Our solidarity is fundamentally different to that of the neo-liberal politicians who backed the unity demonstrations in Paris and Copenhagen. Their governments want to further impoverish the whole working-class and weaken working-class organisations.
That drive shapes the conditions which are now fuelling the populist right, anti-immigrant racism, and different forms of right-wing Islamism.
Copenhagen: Against Islamist terror, against a racist backlash
Bjarke Friborg reports from Copenhagen
The shooting of two people in Copenhagen by a lone terrorist, taking place only weeks after a similar incident in France, raises concerns for the left of a racist and nationalist backlash.
On Saturday 14 February Danish-born Omar el-Hussein cold bloodedly attacked a cafe and a synagogue with an automatic weapon, killing two people and injuring three policemen. Hosting respectively a political meeting and a Bat Mitzvah, the two targets seem carefully chosen — even though the gunman is has been identified as a petty criminal and former gang member recently released from a prison sentence. Leaving an obvious trail through the streets of Copenhagen, he was found and liquidated by the police in the early hours of Sunday morning.
With everything happening within a time span of only 12 hours, in a limited part of central Copenhagen, at night time, the situation did not escalate. Nonetheless the impact on the Danish public has been massive, spurring local gatherings against terrorism in several cities, including 30,000 protesters in the capital on Monday 16th.
Politically the elements of this response are mixed – with establishment politicians insistent on cross-class “national unity” and abstract pro-democracy slogans, flanked by the left and the right wing with their class struggle and hate agendas respectively.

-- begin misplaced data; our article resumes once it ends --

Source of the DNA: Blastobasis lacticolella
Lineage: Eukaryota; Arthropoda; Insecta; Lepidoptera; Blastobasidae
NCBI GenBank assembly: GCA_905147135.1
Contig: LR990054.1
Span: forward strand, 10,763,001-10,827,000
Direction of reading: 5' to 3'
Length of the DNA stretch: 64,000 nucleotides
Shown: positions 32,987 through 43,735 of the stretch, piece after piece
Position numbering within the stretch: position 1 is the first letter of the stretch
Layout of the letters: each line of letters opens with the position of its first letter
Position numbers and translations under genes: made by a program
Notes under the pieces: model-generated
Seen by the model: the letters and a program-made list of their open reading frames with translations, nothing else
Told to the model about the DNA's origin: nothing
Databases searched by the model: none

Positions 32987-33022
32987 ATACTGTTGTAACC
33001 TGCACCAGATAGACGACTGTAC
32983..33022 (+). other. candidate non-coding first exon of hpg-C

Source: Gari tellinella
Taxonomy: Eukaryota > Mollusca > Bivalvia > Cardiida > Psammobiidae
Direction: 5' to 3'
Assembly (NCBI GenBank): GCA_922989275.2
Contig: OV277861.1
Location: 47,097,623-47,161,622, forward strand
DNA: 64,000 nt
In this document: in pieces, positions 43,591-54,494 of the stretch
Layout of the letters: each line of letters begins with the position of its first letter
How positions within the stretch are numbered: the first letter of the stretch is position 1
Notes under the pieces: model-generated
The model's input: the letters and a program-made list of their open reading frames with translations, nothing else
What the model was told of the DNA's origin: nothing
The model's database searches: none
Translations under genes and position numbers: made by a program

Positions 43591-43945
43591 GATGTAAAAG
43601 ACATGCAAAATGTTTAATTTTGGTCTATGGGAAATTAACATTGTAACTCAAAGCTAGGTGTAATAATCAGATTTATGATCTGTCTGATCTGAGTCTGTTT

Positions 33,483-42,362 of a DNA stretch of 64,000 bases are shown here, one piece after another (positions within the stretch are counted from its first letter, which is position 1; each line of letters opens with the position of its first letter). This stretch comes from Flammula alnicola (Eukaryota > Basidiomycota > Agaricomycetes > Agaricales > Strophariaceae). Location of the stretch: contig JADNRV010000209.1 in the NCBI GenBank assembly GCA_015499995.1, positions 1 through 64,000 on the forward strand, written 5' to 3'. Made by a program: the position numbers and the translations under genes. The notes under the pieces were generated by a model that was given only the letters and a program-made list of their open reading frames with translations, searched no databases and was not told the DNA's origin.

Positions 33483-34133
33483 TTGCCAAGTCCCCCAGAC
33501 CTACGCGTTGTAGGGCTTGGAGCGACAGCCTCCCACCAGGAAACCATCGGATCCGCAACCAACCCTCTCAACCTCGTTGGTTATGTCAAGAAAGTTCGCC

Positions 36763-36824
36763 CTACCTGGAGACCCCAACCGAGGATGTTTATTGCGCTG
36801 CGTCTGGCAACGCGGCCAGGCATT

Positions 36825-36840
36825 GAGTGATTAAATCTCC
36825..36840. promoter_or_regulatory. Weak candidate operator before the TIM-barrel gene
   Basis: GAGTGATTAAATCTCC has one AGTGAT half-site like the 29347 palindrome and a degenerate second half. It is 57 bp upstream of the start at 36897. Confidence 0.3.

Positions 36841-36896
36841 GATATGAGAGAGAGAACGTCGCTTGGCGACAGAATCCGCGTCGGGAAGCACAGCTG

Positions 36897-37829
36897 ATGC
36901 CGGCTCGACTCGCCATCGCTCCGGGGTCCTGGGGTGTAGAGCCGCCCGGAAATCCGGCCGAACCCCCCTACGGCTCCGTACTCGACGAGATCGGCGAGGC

Doubtlessly, the terrorist attacks will be used by ruling Social Democrats to divert attention from the hugely unpopular social cuts and right wing economic policies that has characterised the government of Helle Thorning Schmidt since taking power in 2011. The main beneficiary, however, is most likely the right wing social populist Danish People’s Party (DPP) — thriving in a political climate focusing on Islamist terrorism as well as on welfare issues.
Even so, there is still room for a socialist agenda if the Red Green Alliance (RGA) lives up to its responsibility. Now the main opposition party on the left wing, with 8-10% of the voters and almost 10,000 members nationwide, the party has an important role in advancing a clear working class agenda, avoiding both fake “national unity” and an apologetic stance towards religious fundamentalism.
So far the RGA has firmly condemned the killings and encouraged members to take part in local solidarity protests. In Copenhagen this will be with all the established parliamentary parties, including the DPP. Certainly this raises the need for a clearer class line from the RGA in the future.
By a twist of fate, the IST section (linked to the British SWP), having left the RGA in a surprise move earlier this year, is already denouncing the RGA amid calls for a “renewed focus on anti-racism and struggle against Islamophobia’”.
The RGA need not cry over this exit, but the party should definitely take notice of a possible challenge from the left if the pull towards national unity and abstract pro-democracy slogans becomes too strong.